The cost savings of a sole-source contract have yet to be quantified.

Olympic contract tendered for party

Staff are also seeking approval to provide Live Nation Canada Inc with almost half a million dollars to pay for the Olympic party being planned at the LiveCity Downtown location. There are few details in the report as to what taxpayers will get for their money. The only statement in the report which helps to provide some clarity is:

THAT Council authorise Live Nation Canada, Inc., acting as general contractor for the LiveCity Vancouver project, to award a contract to Island Creative Management for specialised theatrical staging scenery and services at a total cost not to exceed $490,825 plus GST and as outlined in this report; source of funding to be the previously-approved $18 million LiveCity Vancouver project budget.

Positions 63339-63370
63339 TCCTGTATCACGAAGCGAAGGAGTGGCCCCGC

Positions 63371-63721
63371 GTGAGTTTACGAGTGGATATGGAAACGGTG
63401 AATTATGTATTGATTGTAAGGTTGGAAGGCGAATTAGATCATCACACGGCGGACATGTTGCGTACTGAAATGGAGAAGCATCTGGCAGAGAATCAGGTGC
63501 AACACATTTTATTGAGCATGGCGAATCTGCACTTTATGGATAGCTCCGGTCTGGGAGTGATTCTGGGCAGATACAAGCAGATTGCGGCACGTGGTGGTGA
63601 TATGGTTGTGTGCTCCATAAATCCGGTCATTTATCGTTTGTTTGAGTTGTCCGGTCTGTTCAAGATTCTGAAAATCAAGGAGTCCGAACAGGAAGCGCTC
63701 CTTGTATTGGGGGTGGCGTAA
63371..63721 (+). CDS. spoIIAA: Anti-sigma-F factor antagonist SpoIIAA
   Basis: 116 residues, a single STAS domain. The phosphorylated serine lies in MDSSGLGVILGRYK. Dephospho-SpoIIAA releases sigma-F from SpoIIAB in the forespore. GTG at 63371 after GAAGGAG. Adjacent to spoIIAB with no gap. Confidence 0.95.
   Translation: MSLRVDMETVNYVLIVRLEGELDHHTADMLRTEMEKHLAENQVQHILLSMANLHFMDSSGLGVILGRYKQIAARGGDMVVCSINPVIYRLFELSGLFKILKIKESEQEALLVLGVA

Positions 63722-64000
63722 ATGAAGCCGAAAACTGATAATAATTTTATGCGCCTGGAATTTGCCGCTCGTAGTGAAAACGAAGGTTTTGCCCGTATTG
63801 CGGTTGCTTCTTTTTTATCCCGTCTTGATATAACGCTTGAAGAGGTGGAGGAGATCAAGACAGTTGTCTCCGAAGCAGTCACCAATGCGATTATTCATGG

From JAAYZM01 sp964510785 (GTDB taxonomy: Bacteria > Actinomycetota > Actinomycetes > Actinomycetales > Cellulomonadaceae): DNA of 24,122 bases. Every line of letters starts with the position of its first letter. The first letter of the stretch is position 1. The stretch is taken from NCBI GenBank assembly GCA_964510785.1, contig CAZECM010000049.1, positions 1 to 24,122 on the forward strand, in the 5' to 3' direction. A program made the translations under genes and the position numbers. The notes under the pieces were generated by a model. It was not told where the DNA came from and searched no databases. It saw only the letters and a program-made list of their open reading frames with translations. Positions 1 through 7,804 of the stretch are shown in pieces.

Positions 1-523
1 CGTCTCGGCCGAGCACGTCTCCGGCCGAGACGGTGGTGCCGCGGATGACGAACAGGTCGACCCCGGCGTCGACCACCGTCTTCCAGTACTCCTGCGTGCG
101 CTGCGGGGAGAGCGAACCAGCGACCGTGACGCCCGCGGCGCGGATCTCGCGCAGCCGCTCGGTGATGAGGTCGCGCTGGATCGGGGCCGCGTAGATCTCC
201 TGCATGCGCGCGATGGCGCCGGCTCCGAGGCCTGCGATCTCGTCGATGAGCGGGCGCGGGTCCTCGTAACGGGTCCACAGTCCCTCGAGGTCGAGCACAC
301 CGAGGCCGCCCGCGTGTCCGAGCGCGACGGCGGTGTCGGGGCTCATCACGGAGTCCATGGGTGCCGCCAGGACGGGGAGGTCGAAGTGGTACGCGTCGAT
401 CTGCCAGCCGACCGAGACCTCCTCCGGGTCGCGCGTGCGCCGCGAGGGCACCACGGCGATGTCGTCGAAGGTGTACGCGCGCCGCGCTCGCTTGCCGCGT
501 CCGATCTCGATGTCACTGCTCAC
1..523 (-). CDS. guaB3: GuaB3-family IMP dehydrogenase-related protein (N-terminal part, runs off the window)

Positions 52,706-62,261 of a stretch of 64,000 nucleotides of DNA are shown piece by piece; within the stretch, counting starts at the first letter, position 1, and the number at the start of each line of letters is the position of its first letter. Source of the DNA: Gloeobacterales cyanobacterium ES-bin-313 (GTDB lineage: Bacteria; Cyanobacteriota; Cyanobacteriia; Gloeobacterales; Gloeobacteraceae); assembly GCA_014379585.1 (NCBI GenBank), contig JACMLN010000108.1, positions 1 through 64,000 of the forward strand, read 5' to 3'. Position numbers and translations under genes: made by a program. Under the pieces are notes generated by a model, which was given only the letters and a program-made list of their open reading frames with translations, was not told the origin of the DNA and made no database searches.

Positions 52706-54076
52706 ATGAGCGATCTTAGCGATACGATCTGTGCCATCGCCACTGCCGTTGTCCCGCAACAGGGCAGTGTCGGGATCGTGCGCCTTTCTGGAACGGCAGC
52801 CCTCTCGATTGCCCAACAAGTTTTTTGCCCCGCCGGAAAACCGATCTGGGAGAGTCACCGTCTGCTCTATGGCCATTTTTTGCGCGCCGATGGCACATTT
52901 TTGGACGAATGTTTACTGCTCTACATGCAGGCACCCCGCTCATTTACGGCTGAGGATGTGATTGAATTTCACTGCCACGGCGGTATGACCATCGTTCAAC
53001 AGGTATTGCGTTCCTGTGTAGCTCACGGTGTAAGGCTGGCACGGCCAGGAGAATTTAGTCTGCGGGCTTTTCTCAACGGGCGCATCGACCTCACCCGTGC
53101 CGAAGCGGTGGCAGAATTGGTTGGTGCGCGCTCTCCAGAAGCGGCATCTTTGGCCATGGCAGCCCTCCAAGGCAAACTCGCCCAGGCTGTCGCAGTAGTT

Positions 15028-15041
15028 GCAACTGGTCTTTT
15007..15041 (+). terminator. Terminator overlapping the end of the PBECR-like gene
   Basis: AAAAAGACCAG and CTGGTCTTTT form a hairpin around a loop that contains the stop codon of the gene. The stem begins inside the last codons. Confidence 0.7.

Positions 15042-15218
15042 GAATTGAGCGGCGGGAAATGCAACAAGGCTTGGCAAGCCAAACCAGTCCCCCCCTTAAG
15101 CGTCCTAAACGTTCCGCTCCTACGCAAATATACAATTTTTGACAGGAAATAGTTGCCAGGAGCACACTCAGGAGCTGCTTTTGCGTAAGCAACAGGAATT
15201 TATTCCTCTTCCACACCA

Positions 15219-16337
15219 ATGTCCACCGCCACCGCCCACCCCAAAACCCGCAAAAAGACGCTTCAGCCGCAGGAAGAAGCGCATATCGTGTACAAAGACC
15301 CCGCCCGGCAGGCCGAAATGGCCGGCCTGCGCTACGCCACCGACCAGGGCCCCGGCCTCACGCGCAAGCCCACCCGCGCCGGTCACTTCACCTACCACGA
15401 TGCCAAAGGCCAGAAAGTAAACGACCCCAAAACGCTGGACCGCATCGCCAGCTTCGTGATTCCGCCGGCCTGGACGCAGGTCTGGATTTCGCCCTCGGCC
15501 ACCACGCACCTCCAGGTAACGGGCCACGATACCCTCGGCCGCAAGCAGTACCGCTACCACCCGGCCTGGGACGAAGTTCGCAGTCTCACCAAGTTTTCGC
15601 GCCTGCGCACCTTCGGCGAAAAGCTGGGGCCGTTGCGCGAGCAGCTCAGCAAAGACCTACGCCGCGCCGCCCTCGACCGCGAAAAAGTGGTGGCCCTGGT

PNE/Hasting Park Master Plan

Lastly, Council is also planning on debating a major piece of public policy regarding the future of the PNE and Hastings Park.  We've simply run out of space to cover any more significant items that are being rammed into the last week of council.

So there you have it, Christmas is just around the corner and the City of Vancouver is busily trying to get all of their last minute reports nicely gift wrapped prior to the holiday break. The long-standing tradition of ramming major stuff through in the dying days of the legislative calendar seems alive and well under the leadership of Mayor Robertson and his team.

PS: Council is also planning to debate and vote on the entire 2010 Operating Budget on Friday, December 18th...only seven days before Christmas. Aaah...tis the season.

- Post by Daniel

1 Comment

Engineering has already moved to the Crossroads building, and CSG is supposedly moving to the Woodwards site. This leaves the main building at City Hall virtually empty and the secondary East Wing building completely empty. Wow, what a budget crunch when the City can afford to rent branc new facilities while the existing buildings stand empty. Maybe they should put the petting zoo in there.